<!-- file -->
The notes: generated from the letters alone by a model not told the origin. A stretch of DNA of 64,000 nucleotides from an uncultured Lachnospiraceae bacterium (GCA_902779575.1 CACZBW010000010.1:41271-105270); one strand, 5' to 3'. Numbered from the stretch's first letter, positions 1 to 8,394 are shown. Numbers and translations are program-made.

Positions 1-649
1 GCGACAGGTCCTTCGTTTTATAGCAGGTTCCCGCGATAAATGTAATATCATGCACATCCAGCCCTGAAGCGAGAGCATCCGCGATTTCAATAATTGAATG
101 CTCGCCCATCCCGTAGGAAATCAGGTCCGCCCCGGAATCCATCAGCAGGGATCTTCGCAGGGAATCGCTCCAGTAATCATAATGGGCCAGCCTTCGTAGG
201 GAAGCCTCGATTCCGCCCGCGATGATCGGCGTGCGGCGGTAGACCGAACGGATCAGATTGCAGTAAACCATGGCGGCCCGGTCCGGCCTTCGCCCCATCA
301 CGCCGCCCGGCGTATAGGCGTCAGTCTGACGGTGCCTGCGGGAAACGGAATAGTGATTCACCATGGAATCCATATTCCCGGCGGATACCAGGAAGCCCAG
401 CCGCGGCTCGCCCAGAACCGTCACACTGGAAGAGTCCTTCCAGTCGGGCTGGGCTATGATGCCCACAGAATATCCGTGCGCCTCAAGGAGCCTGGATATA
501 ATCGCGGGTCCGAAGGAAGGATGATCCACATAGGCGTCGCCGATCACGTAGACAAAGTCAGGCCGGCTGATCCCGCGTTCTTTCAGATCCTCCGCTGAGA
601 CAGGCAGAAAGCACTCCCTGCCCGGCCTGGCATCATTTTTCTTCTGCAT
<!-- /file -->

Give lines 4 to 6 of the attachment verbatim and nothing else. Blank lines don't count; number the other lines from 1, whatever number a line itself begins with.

101 CTCGCCCATCCCGTAGGAAATCAGGTCCGCCCCGGAATCCATCAGCAGGGATCTTCGCAGGGAATCGCTCCAGTAATCATAATGGGCCAGCCTTCGTAGG
201 GAAGCCTCGATTCCGCCCGCGATGATCGGCGTGCGGCGGTAGACCGAACGGATCAGATTGCAGTAAACCATGGCGGCCCGGTCCGGCCTTCGCCCCATCA
301 CGCCGCCCGGCGTATAGGCGTCAGTCTGACGGTGCCTGCGGGAAACGGAATAGTGATTCACCATGGAATCCATATTCCCGGCGGATACCAGGAAGCCCAG